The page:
Climate Change and Reinsurance: Insurance Journal

Insurance companies purchase their own insurance – known as reinsurance – for select risks. Climate change presents “high exposure risk” for the industry – including property damage, failure to disclose risks or prevent disruptions, explains Don Jergler for Insurance Journal, reviewing a while paper on climate change and reinsurance implications. The paper points to increasing litigation, advancements in scientific and economic modeling, greater collaboration among communities and industries, a shift in investment focus from fossil fuels to renewable – and the authors anticipate credit rating downgrades for coastal municipalities. “The world’s leading insurance companies have made some progress in setting climate strategy, targets and risk management in place, although those in the U.S. are lagging those in Europe and Japan,” Jergler writes. In 2017, the world had $344 billion in global losses, with 97 percent due to weather-related events. The Intergovernmental Panel on Climate Change projects that, if average temperatures continue to rise, global economic damages could increase by more than hundredfold by 2100. – YaleGlobal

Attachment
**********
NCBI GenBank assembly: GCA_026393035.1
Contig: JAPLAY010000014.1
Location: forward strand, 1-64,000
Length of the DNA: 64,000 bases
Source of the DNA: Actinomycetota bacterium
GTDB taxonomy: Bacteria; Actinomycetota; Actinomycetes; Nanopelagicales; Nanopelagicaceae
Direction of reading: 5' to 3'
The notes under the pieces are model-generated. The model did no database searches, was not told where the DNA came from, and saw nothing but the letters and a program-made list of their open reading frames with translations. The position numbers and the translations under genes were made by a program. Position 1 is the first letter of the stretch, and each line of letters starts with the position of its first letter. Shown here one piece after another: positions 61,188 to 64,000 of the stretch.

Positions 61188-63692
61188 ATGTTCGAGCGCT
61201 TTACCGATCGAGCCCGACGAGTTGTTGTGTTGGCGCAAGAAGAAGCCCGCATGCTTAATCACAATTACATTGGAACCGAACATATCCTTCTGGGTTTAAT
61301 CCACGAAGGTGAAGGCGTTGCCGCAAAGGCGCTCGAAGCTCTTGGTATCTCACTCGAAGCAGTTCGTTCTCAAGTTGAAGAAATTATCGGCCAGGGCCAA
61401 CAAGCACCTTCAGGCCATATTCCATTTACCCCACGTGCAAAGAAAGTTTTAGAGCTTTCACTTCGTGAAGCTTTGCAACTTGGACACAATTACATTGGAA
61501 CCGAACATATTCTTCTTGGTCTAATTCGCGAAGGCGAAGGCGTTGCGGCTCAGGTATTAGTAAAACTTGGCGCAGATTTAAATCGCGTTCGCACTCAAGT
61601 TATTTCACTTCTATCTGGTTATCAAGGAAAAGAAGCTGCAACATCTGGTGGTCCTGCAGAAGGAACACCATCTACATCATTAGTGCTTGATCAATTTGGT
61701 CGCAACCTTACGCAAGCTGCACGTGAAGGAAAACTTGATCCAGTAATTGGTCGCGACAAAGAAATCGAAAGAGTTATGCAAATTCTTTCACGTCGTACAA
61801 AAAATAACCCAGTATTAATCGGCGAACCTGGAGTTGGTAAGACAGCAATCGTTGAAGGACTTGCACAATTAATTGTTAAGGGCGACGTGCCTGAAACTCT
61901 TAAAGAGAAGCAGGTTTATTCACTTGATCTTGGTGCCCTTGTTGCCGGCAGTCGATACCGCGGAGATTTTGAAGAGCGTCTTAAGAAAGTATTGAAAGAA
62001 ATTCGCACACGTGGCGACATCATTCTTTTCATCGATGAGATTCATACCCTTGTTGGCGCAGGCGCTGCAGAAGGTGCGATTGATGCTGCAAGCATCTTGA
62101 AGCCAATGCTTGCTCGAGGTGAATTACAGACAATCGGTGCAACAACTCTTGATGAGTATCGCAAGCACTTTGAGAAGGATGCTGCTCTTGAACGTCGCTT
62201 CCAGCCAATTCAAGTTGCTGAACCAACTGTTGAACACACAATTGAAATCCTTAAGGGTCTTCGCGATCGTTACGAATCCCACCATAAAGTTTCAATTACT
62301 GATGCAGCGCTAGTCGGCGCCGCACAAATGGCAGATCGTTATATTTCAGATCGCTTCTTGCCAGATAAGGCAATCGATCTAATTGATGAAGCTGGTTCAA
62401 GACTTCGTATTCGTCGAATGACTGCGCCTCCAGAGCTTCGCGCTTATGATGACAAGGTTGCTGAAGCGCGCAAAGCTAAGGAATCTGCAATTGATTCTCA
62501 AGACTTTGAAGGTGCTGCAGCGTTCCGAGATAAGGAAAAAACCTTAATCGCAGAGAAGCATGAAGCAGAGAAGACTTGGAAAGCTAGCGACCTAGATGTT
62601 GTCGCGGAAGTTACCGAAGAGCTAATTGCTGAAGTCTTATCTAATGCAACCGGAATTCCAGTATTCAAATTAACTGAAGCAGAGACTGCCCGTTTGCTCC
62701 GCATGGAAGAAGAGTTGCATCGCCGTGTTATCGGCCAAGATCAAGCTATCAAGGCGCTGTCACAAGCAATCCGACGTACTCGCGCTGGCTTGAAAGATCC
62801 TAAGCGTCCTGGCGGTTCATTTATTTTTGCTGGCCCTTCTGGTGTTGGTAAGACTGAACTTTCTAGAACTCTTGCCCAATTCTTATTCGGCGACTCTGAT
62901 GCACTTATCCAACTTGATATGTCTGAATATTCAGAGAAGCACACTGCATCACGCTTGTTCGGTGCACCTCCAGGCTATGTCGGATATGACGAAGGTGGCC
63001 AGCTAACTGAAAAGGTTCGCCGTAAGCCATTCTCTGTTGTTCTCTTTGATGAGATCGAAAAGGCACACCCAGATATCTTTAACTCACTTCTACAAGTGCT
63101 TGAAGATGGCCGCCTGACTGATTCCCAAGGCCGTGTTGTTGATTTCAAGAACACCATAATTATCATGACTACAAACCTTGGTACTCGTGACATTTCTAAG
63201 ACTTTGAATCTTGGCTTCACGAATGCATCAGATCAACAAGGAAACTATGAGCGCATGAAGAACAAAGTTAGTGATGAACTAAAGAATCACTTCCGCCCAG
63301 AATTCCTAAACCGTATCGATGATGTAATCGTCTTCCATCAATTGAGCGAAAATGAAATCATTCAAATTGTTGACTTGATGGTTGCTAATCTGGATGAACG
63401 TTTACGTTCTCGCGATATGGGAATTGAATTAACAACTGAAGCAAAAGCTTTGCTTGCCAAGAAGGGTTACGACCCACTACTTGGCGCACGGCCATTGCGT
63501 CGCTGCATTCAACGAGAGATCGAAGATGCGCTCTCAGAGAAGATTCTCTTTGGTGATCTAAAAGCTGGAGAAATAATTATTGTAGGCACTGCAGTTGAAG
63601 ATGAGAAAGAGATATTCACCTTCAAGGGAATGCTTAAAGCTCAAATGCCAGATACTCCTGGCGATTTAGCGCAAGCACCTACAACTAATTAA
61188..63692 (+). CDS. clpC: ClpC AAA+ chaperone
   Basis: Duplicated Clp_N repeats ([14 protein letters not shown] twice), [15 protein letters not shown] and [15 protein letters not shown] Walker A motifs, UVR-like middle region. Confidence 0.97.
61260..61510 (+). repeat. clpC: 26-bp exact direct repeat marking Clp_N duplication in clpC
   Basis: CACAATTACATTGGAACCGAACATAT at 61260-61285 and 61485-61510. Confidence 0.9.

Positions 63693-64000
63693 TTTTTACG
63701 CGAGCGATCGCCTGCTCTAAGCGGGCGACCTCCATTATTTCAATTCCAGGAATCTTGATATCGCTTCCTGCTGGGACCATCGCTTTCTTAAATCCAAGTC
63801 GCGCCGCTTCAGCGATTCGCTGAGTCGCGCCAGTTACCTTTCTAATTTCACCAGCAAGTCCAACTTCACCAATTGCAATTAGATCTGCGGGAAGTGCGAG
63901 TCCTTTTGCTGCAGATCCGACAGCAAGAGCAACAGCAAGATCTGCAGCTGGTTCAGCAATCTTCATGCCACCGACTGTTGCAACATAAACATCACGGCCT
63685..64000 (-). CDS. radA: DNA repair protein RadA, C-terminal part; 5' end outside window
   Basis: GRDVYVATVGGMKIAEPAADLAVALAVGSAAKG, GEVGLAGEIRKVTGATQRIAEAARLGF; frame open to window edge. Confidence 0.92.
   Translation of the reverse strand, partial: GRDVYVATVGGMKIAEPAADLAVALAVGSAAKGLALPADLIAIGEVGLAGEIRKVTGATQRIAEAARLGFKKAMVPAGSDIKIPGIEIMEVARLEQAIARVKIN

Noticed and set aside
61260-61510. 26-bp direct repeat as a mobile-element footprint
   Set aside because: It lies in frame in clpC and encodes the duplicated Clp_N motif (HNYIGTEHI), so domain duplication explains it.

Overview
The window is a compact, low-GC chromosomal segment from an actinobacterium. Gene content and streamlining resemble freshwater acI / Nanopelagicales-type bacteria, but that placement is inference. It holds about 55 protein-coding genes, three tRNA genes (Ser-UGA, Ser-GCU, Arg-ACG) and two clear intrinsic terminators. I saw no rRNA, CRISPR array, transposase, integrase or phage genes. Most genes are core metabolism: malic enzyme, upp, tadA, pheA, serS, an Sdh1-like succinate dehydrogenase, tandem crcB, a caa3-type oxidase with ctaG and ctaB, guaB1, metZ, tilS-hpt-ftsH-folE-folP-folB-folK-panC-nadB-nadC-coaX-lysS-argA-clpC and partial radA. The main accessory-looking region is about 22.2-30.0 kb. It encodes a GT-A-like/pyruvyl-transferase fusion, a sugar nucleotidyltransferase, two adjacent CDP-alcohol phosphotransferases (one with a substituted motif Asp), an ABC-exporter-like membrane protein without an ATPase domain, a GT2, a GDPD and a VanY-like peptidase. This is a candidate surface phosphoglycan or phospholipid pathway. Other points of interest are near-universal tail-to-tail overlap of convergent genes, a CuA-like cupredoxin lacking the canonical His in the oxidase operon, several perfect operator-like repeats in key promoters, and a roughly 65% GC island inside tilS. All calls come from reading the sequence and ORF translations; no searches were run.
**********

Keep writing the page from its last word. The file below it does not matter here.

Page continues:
Climate Change and Reinsurance: Insurance Journal

Reinsurance industry anticipates losses due to unchecked climate change, warning about increased litigation and credit downgrades for coastal communities
Don Jergler
Wednesday, June 26, 2019

Read the article from Insurance Journal about the challenges of climate change for the industry.

Read the full report on Climate Change and the (RE)Insurance Implications, coauthored by Traub Lieberman Straus & Shrewsberry LLP and Aspen Re.

Losses from world natural catastrohes, 2017, 2018, average for 1988-2017

Catastrophic: The average global losses due to weather-related catastrophes are on the rise, and many are not insured (Source: Munich Re and Insurance Information Institute)

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